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A Picture May be Worth a Thousand Words: Obese Adolescents' Perspectives on a Modified Photovoice Activity to Aid Weight Loss

Date: June 11, 2012

Journal: Childhood Obesity (Child Obes)

Woolford, S. J., S. Khan, et al. (2012). "A Picture May be Worth a Thousand Texts: Obese Adolescents' Perspectives on a Modified Photovoice Activity to Aid Weight Loss." Child Obes 8(3): 230-236.


Background: In an effort to enhance the vividness and personal relevance of a text messaging intervention to promote weight loss among obese adolescents, a modified Photovoice process was evaluated with adolescents in a weight management program.
Methods: Photovoice is a method using photography to generate relevant images and stories from users. Participants were recruited from the Michigan Pediatric Outpatient Weight Evaluation and Reduction (MPOWER) program, a multidisciplinary weight management program for obese adolescents and their parents. Twenty-three adolescents with a mean BMI of 40 were asked to take pictures on three to five randomly assigned weight-related topics, such as “something that reminds you to exercise,” and to
text them to a research assistant. Adolescents then engaged in semistructured interviews about the experience. Detailed notes of the interviews were analyzed to identify themes.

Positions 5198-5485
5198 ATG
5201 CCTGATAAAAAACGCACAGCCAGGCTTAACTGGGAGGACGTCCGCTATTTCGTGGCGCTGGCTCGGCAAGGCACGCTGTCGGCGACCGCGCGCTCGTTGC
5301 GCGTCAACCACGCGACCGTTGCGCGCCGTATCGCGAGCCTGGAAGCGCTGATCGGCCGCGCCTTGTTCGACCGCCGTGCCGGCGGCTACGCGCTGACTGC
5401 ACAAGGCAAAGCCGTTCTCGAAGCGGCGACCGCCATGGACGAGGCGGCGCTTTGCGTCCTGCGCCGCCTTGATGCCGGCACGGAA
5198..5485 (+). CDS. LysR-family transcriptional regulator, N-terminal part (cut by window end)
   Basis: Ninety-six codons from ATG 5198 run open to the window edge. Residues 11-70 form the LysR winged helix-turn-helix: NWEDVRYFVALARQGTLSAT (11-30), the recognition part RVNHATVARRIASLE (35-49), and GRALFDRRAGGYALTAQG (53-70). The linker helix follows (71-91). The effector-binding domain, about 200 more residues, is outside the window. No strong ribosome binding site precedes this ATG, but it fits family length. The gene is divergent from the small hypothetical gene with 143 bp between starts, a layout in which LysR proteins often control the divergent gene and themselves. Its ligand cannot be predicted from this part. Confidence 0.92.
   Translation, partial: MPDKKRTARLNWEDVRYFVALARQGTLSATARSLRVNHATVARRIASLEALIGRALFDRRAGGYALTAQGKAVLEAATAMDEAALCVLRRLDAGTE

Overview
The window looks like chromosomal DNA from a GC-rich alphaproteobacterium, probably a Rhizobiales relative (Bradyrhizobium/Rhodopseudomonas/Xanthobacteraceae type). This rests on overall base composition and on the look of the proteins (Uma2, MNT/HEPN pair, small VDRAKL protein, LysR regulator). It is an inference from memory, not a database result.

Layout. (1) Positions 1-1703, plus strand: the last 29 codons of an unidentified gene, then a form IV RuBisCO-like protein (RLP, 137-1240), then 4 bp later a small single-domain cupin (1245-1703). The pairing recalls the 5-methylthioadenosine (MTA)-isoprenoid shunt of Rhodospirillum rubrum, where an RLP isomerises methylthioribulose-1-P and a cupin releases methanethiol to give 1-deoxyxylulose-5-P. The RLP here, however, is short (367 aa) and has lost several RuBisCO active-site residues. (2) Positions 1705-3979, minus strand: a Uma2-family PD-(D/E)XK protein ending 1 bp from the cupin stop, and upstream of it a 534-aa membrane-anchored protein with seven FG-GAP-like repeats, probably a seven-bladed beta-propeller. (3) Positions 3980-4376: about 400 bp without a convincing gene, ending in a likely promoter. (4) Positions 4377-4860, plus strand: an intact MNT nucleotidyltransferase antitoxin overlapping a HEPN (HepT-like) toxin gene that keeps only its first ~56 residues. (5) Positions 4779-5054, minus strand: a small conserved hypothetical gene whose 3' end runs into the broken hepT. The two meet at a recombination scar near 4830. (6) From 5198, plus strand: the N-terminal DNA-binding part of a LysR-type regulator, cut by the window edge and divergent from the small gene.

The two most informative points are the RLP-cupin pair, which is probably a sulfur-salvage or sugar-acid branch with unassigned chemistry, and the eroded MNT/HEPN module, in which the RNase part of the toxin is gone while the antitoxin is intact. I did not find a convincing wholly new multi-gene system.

Results: Participants generally provided high ratings of the process, indicating that (1) deciding what pictures to take caused them to reflect on their weight loss experience, and (2) a mobile intervention incorporating personally relevant images (e.g., basketball as their favorite sport rather than sports in general) would increase treatment adherence. The submitted photographs frequently featured family members and friends, and participants indicated that family and friends played a major role in motivating and supporting them.
Conclusions: This study suggests that a Photovoice component has the potential to enhance weight management programs for teens as part of a text messaging intervention and as an independent entity. Further work should evaluate the effect of this promising intervention on weight loss.